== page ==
There are elements within ourselves that can either sabotage our success or lead us to greatness. In my bestselling book, The Leadership Gap: What Gets Between You and Your Greatness, I speak about seven characteristics that can lead you away from your gaps, your failures, your sabotaging self, and allow you to embrace your greatness and your success.
Here are seven statements that reflect those characteristics. Whatever your role or aspirations--in leadership or in life--you should always be able to look at yourself in the mirror and voice these statements as truth.
1. I am confident.
Confidence is not a thing that is assured to us. We have to work on it by mastering our competencies and building expertise in our areas of capability. It is within that equation that you can honestly say "I am confident."
2. I trust my intuition.
Most people have a hard time leaving their analytical mind behind and having faith in their instincts, especially when it comes to business and leadership. But what I've found in my research is that trusting your gut is a skill that some of the top leaders of top industries use to make decisions. I've also found that those who go with their intuition are able to surpass those who rely on analytical thought alone.
3. I am honest.
Let's be honest about honesty: studies show that every third sentence a person speaks is a lie. When lying is so pervasive, then naturally telling the truth is hard. But honesty is critically important. It creates peace of mind when you take ownership of your choices and mistakes and admit it when you've done something wrong. When you take responsibility, people connect with your candor and you're free to be your best self. And when you stick with the truth, it doesn't matter how often you're asked about the subject. You'll never get caught up in conflicting versions.
4. I am courageous.
Being brave doesn't come naturally to most of us. Usually the first step in being courageous is to conquer fear itself by turning it into a motivator. In work, as in other areas of life, fear is something that can us back from happiness and success. But when you're able to describe yourself as courageous, you're saying that you're willing to face your fears, conquer your fright and do what it takes to be brave.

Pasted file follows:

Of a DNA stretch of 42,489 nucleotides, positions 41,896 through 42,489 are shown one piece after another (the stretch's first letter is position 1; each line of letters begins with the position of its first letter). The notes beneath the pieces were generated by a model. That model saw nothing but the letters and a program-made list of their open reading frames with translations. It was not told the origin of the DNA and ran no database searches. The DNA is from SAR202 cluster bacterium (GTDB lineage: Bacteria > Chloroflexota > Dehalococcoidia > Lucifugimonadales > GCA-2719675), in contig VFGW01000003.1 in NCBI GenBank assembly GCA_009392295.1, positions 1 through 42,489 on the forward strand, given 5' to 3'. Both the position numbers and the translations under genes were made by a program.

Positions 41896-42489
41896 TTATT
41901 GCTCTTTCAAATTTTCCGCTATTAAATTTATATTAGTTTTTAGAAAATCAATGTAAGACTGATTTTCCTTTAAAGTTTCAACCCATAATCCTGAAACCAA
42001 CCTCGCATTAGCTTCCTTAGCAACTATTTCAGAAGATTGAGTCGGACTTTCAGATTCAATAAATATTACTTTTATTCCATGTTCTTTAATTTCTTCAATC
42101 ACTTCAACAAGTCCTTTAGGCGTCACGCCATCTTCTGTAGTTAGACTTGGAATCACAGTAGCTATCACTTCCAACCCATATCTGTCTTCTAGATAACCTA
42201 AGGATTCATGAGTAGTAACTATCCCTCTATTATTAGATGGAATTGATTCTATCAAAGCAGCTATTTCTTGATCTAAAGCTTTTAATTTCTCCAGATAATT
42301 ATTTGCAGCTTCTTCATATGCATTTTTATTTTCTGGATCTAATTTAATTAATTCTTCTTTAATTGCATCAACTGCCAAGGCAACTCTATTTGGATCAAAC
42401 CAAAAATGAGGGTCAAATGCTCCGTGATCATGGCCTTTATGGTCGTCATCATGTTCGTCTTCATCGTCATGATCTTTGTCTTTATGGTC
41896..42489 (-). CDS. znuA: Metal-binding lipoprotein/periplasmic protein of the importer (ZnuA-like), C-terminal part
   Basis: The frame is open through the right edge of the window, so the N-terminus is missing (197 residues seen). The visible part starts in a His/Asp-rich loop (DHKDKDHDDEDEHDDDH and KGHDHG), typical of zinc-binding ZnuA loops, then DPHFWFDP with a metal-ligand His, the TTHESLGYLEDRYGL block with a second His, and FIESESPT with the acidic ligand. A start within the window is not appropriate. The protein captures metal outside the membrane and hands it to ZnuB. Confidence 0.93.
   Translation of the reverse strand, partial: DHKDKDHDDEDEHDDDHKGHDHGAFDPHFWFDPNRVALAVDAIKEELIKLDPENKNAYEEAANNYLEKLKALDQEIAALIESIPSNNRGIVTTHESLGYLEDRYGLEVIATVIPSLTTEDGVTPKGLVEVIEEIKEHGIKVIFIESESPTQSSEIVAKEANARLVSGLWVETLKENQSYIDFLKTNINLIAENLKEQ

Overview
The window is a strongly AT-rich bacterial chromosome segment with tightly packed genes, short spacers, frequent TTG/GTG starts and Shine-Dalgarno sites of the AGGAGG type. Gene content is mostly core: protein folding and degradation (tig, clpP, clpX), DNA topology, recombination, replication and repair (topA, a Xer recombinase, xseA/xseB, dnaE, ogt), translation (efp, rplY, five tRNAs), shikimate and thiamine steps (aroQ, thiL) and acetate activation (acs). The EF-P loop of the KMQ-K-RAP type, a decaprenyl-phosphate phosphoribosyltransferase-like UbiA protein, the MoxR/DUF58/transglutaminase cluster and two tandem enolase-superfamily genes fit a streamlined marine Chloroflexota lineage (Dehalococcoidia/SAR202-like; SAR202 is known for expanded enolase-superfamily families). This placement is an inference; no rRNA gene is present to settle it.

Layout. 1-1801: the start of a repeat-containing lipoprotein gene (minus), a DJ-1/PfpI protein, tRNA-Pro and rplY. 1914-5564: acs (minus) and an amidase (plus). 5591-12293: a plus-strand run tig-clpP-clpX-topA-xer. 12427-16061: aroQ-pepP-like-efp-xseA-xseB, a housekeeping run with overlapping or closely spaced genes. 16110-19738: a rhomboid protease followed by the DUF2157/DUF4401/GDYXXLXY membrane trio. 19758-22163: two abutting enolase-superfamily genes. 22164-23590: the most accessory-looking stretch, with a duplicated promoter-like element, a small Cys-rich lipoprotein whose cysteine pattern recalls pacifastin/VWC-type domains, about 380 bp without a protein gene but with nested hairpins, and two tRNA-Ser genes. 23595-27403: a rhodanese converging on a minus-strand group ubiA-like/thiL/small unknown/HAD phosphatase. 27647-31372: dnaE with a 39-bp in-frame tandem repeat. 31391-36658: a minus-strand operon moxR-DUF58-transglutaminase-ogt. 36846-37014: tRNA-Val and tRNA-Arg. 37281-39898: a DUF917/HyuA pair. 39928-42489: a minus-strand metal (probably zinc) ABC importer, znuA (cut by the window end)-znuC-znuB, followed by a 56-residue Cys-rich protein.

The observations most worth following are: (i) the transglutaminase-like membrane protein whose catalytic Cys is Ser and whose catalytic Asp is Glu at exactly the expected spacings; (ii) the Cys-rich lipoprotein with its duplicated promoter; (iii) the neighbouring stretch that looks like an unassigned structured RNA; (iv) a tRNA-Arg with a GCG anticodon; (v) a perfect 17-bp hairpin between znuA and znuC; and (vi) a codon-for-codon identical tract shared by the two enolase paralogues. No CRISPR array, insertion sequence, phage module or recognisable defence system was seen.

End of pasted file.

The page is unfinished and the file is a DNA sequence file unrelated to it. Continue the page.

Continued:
5. I am trustworthy.
Trust isn't easy to come by. If you want to be trusted, you have to begin by being trustworthy. Trustworthiness is shown in a person's actions, not in their words. It requires doing the right thing and doing things right and keeping your word in every circumstance. Then can you say of yourself "I am trustworthy."
6. I am a person of integrity.
Most people look for the easy way out and are willing to settle for solutions that are fast, cheap and less complicated. To do things with excellence is to be better, not faster; to focus on quality, not quantity. if you want to people to trust your leadership or do business with you, you have to understand yourself to be a person of integrity.
7. I am loyal.
A person who can say they are loyal understands how to serve others, protect others and help others. Being loyal is about thinking of others before you think of yourself.
In The Leadership Gap, I speak more about the gaps that can help us to become great if we acknowledge and leverage them--or cost us in greatness and leadership if we do not.